Archive for March, 2004

lazing around

Friday, March 26th, 2004

In further Anne news, I watched the third installment of the Anne of Green Gables Movies, “The Continuing Story.” It has nothing to do with the books, and my opinion is that they should have left the fan fiction to the fan websites. The story didn’t make much sense, and everybody seemed old and depressed, even before they all went off to war.
I’ve been very lazy this week. I’m trying to decide what to do next–I need to look for a job, but I might be away for a month and a half this summer, so am not sure if I should wait until after that to look for one, or what. I’m also not sure what kind of job to look for, a throwaway one or one that has some sort of future. I’m kind of in suspense to see how the exams of last week went, which will affect the decision, but I probably won’t find out for a few more weeks.
Today I put some pictures in an album–some engagement ones, a few wedding ones, and the honeymoon pictures of Colorado. I want to make a scrapbook type one for the wedding, but just put these in the magnetic-flap pages for now–those things are so annoying, almost impossible to get flat. I’ve also been working my way through more Agatha Christie mysteries and taking various naps.

Anne Shirley goes to war

Wednesday, March 24th, 2004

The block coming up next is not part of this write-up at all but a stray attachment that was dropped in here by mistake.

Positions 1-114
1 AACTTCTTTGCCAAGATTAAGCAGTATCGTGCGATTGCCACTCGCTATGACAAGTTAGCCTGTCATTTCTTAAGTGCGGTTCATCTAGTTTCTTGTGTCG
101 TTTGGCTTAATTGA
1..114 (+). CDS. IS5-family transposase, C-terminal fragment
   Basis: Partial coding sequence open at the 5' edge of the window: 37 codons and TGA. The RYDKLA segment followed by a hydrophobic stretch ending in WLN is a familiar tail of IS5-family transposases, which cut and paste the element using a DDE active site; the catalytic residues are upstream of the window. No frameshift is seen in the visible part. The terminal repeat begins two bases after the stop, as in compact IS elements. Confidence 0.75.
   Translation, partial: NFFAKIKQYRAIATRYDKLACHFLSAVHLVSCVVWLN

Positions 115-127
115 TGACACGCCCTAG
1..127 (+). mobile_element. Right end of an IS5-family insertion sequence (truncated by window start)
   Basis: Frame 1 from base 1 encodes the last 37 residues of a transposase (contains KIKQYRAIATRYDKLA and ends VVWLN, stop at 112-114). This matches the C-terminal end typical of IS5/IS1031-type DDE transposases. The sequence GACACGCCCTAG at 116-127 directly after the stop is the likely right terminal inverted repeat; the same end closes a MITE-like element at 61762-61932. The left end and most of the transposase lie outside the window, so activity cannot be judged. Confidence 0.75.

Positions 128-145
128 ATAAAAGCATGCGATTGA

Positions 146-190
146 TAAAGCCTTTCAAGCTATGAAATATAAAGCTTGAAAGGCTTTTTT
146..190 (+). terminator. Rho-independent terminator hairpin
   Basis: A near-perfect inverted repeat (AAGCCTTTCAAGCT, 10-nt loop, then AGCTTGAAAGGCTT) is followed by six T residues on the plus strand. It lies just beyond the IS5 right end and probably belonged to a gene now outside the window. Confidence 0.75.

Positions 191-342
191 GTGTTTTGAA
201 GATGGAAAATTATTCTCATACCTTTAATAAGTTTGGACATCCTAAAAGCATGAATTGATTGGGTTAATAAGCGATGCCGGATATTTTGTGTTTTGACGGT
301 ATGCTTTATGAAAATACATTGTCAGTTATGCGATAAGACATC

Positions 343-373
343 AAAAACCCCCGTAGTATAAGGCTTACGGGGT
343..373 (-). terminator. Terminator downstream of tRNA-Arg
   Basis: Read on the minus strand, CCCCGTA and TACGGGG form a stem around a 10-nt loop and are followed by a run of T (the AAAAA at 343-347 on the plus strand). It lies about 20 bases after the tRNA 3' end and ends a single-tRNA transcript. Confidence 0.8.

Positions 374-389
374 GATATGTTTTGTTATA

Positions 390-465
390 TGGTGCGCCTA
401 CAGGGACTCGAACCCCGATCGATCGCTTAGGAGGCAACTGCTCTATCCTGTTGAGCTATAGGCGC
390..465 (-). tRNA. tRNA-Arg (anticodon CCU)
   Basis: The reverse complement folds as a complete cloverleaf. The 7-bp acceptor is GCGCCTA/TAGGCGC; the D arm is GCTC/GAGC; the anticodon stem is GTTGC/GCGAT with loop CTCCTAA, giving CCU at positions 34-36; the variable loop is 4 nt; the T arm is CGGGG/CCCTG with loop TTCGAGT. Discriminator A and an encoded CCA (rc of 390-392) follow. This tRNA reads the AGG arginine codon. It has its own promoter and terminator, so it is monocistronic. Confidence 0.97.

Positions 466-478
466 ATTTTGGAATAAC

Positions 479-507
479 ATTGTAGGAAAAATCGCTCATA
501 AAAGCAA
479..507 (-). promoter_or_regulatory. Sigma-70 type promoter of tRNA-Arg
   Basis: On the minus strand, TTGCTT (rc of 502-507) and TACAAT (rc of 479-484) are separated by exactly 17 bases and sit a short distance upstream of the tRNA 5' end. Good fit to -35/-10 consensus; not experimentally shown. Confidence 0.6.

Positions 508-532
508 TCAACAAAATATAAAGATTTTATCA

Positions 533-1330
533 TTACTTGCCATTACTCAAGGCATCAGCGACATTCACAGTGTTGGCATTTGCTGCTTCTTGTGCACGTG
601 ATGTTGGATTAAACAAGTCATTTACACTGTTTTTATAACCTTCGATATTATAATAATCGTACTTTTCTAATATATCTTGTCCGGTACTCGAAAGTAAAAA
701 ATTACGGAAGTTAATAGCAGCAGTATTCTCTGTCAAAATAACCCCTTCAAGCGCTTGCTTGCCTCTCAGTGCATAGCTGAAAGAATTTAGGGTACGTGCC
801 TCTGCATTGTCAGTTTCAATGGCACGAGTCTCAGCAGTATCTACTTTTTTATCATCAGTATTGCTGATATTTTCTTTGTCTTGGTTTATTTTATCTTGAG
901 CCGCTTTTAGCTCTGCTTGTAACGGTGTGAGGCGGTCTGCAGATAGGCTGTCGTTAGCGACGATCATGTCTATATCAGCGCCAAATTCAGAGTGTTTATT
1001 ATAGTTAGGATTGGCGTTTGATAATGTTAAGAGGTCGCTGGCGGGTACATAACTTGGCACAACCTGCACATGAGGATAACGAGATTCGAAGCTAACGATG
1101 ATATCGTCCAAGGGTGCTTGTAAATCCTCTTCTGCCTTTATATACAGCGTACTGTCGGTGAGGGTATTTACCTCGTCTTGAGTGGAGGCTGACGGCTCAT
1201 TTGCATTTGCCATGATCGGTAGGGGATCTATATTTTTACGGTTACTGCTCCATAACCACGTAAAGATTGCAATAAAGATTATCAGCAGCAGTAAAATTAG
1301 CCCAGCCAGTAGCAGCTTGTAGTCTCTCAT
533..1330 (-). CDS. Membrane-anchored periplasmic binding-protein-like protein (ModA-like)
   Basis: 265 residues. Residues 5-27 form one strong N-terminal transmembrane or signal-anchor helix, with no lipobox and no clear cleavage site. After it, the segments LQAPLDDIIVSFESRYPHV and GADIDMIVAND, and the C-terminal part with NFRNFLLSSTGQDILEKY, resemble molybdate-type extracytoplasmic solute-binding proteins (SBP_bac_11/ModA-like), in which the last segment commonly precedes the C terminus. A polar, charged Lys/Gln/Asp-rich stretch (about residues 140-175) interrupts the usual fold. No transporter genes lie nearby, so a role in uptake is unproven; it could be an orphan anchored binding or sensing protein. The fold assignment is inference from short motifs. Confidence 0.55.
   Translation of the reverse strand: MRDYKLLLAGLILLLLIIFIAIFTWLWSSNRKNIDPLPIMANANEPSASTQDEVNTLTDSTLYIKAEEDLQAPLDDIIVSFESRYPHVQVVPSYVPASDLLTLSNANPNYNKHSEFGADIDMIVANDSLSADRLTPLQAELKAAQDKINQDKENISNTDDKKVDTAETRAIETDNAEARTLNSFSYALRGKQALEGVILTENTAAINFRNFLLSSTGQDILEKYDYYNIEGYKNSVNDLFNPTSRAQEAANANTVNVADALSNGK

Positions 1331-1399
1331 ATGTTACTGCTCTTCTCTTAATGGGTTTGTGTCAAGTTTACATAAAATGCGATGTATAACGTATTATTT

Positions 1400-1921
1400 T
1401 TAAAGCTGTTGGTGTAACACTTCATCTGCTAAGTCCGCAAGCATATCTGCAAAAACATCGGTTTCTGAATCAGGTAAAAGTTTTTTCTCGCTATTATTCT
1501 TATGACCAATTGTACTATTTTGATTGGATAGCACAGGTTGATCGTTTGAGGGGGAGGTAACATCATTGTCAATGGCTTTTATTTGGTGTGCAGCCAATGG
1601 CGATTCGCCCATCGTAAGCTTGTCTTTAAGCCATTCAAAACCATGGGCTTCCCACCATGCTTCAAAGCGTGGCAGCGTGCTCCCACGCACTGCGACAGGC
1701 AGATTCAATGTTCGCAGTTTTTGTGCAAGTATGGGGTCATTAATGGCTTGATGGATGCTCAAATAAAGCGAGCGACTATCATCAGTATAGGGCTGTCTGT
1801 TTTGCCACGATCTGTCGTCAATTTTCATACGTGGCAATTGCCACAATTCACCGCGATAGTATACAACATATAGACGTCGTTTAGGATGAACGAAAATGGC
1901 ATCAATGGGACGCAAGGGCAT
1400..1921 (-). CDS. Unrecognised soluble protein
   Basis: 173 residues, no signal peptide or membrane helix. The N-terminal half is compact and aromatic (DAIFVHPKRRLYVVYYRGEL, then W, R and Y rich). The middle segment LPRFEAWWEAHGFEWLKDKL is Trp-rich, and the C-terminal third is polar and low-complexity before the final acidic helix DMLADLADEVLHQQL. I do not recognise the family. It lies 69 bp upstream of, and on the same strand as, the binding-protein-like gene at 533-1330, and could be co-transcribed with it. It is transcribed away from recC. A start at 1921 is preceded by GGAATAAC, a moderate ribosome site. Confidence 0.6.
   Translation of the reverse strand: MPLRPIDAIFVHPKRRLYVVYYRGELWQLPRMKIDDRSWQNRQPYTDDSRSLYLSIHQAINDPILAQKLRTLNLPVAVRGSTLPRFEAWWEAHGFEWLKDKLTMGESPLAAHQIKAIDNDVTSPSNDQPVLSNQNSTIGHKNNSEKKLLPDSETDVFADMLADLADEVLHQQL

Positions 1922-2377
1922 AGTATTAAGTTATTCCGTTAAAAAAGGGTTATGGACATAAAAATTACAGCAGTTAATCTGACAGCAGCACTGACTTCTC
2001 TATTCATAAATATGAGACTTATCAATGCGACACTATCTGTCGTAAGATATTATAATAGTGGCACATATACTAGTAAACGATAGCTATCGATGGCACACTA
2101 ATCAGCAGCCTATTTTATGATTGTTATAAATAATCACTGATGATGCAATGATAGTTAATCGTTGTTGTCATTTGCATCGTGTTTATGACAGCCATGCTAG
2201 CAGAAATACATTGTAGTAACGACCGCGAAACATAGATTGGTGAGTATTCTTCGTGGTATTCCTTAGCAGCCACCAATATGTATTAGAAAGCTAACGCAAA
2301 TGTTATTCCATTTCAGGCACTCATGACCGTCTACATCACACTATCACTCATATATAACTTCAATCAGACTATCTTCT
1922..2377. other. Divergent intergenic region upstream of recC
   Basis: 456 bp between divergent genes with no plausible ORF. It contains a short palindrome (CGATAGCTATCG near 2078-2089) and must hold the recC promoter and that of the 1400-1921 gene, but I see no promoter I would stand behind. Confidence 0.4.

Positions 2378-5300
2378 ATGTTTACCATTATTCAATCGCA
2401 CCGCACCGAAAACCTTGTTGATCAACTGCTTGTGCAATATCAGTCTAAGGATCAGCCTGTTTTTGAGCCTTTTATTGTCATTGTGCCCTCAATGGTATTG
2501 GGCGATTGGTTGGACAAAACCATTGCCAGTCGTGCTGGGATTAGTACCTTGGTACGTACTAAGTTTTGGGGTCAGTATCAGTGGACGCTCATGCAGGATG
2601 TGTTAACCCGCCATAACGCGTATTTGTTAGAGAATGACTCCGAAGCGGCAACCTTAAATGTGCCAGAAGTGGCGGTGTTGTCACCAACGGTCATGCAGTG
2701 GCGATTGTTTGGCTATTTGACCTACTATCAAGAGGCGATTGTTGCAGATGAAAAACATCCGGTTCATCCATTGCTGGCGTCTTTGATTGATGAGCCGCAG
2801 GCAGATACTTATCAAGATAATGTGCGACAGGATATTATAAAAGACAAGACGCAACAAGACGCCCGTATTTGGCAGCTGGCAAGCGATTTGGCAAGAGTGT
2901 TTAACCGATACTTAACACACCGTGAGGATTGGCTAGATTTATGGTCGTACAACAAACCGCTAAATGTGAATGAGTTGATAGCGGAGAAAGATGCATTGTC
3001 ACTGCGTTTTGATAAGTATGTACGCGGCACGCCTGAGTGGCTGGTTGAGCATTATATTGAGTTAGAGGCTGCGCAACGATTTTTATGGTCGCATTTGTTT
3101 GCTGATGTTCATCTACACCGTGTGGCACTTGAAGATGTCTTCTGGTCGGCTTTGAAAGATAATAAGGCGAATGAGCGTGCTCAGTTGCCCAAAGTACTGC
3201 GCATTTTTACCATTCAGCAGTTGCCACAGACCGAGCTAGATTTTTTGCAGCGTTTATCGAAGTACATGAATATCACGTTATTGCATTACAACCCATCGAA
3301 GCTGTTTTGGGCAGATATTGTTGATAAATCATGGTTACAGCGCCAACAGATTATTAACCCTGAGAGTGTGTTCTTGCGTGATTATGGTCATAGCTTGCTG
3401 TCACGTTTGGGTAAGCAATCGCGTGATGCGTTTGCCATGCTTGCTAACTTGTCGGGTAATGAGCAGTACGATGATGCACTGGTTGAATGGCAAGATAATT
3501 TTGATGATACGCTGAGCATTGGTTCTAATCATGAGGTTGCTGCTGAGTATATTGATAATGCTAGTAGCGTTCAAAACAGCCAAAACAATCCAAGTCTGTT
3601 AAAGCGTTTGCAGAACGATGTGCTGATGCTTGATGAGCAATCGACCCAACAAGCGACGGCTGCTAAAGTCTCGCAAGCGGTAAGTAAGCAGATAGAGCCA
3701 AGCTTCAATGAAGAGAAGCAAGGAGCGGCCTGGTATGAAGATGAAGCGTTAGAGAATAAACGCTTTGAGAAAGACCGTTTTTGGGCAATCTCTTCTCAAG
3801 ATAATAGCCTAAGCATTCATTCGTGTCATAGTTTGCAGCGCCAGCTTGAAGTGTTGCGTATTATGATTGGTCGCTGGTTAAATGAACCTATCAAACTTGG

I’m back from exams. They were okay. I was planning on writing more about them, but internet access was kind of scarce last week (maybe that’s among the many improvements being made to I-House).
I haven’t done much since I’ve been back–have mostly been lazing around. Have also been re-reading some cozy books, Agatha Christie mysteries and the like. I

notes from the exam front 1: the I-house

Tuesday, March 16th, 2004

I’m in Chicago for the week, taking comprehensive exams–one exam per day. I won’t say this hasn’t had an effect on my mental state. For a while during the drive here yesterday, I started doubting the existence of Libya. I’m not sure why.
I’m staying at the International House on campus, a sort of dormitory for graduate students from other countries as well as this. They were going to tear it down due to its incredibly antiquated infrastructure (do buildings have infrastructures?) but there was an outcry amongst the students so they’re doing massive renovations instead. The place is an odd combination of characteristics–it’s very instutional, but 1930s institutional; and it’s clear not much has changed since then (when it was built). The lighting throughtout the building is rather oppressive. It’s somehow simultaneously dim and harsh, and yellowish; kind of like the lights in underground parking garages. Amongst the usual dormitory-like fixtures are scattered massive pieces of antique furniture. I think it would be an okay place to live, as dorms go, and it certainly gives an accurate impression of what the U of C is like as a whole (at least the simultaneously gloomy and harsh part. I’m not bitter).